But this pattern is different for older adults, as there is no association between their media use and their willingness to think about nuclear threats or how to survive them. In terms of behavior, apathy about nuclear topics is associated with a decrease in seeking information on the issue.

Interestingly, as Americans age, the lower they estimate the likelihood of a nuclear detonation in their lifetime. “Among lots of possibilities, they may be thinking if it didn’t happen during the Cold War, it won’t happen now; or perhaps I have fewer years to live, so it probably won’t happen in my lifetime,” said Lytle. However, older adults and those who tend to more closely follow the news tend to seek more information about nuclear topics.

Broadly, perceptions of nuclear weapons risk prove powerful as they lead Americans and take various actions to prepare in the event of a nuclear attack. On average, city dwellers estimate the risk as 5-7% higher than their rural or suburban peers whereas women estimate nuclear risk as 3-5% higher than men. Since men report significantly higher levels of media use and more closely following current events, this research presents several opportunities for targeting messages based on these varying perceptions.

One pattern is clear: as perception of nuclear weapons risk increases, so too does Americans’ intent to take action and that’s true across multiple measures, whether it putting forward effort to think and plan for it, seeking information about it, communicating with others on the topic, or taking steps to prepare for an attack.

Karl and Lytle explain that many people are fatalistic: if a nuclear weapon were to go off in New York City, then we would all be dead, ‘so why should I put any effort forward in thinking about it?’

Karl explains that the size of the weapon, the location, and even the weather, are important. In cities, for example, many nuclear weapons detonations would be funneled upward by tall buildings and modeling suggests that many people could survive. The most important thing people could do is get inside a building and stay there for three days.

“Our gut reaction is that everybody would die. But not everybody,” said Lytle. “We are trying to figure out how to educate people that this is not always true so that people feel like they have some sort of agency in a situation like this. Many people could survive the initial blast and then their subsequent behavior would determine what happens from there.”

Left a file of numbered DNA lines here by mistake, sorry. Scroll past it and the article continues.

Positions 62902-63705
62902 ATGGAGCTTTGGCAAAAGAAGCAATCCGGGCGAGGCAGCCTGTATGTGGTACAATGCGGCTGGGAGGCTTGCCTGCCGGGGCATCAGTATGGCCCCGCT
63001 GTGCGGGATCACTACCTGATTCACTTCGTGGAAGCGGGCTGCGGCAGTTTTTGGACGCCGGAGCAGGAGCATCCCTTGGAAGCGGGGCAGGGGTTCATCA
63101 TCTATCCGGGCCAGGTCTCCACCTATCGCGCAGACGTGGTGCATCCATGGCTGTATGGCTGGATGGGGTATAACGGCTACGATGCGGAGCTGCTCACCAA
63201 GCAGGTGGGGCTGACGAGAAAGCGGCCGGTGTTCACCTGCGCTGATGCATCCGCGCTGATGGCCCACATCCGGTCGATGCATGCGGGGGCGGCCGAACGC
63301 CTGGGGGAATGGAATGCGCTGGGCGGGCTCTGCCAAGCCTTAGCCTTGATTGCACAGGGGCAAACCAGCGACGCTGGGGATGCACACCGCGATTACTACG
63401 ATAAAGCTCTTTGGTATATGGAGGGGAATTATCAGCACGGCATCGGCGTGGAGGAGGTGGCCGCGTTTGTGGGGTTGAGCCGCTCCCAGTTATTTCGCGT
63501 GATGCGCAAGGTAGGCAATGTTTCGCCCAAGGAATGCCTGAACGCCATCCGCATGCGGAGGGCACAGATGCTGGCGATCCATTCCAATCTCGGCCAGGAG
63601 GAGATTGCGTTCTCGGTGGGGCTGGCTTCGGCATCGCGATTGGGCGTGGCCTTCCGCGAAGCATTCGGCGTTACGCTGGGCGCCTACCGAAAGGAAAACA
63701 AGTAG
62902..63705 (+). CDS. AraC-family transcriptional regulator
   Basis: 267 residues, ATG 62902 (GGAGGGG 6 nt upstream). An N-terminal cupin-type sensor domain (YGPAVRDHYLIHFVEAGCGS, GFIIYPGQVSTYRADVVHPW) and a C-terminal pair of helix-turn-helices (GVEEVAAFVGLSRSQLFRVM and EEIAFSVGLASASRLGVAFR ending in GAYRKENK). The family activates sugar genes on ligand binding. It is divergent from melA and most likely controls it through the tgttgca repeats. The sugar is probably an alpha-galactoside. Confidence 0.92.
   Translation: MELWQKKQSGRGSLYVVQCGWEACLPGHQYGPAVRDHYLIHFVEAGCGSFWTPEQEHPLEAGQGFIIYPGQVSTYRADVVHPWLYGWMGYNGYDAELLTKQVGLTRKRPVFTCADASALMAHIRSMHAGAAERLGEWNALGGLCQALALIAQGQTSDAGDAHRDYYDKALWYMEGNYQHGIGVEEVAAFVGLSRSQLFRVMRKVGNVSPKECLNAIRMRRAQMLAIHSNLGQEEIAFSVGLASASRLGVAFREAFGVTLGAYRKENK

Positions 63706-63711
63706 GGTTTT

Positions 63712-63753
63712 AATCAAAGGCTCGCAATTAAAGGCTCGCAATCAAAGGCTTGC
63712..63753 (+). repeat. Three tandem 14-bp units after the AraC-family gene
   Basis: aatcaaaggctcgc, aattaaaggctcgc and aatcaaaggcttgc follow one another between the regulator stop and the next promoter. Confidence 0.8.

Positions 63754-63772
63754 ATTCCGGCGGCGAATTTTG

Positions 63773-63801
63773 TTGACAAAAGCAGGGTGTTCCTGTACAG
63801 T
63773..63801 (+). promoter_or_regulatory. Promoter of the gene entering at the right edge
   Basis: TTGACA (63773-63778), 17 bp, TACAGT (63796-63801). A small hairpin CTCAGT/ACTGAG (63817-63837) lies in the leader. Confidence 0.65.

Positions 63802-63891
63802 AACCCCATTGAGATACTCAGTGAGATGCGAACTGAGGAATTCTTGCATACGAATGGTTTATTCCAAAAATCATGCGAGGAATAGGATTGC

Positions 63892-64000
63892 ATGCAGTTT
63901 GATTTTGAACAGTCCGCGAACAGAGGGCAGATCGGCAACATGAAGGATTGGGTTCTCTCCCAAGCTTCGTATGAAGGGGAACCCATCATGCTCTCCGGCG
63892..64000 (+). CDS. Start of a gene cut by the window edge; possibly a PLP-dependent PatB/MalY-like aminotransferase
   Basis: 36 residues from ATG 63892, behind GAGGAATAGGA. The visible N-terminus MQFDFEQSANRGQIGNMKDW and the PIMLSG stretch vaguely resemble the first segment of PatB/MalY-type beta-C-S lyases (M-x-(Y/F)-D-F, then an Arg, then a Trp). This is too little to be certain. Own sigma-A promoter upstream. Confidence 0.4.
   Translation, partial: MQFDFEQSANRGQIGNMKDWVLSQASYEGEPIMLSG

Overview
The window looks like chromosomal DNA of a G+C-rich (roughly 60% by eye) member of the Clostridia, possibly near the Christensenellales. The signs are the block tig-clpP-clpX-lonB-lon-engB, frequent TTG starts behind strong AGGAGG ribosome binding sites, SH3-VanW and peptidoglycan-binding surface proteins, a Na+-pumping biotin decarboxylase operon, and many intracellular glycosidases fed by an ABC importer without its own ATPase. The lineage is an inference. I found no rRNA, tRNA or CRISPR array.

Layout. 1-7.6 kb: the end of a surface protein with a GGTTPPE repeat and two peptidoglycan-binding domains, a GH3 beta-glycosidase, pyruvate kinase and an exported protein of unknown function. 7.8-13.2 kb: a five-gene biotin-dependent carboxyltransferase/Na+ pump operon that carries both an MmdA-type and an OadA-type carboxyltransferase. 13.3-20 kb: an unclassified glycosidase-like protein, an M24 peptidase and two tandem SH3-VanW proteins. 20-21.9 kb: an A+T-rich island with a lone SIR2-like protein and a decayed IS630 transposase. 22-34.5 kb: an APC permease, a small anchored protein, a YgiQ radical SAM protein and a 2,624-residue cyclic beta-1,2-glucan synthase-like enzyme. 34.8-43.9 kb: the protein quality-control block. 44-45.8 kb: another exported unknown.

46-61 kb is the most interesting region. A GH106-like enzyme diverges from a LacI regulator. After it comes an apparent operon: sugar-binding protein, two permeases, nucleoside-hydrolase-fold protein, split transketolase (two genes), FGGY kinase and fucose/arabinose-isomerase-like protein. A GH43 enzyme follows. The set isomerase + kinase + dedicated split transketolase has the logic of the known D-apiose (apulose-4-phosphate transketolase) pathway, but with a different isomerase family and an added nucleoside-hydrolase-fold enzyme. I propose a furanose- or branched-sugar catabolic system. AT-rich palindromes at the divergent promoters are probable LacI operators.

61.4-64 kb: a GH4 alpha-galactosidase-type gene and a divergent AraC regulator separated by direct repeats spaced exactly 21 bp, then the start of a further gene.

While Lytle and Karl emphasize that they don’t wish to make claims about the actual degree of nuclear weapons risk, they maintain that perceptions of this risk are crucially important. Even if we assume the risk is low in the real world, it could be life-saving for Americans to know just a small amount about what you should do.

Provided by Stevens Institute of Technology

An Indo-Pakistan War Will Wipeout Two Billion (Revelation 8 )

Yes an Indo-Pakistan War Could Wipeout Billions of People

Kyle Mizokami

January 21, 2020, 8:06 AM MST

Key point: Both countries have large conventional forces, but also nuclear weapons. If the fighting escalated, it is very possible that each side could destroy the other- leaving no winner.

It’s distinctly possible that any future war between India and Pakistan would involve limited action on the ground and full-scale fighting at sea and in the air. India has the upper hand in both, particularly at sea where it would have the ability to blockade Pakistani ports. Pakistan imports 83% of its gasoline consumption, and without sizable reserves the economy would feel the effects of war very quickly. An economic victory, not a purely military one might be the best way to decisively end a war without the use of nuclear weapons.

With that scenario in mind, let’s look at several Indian weapons Pakistan would fear most in a war.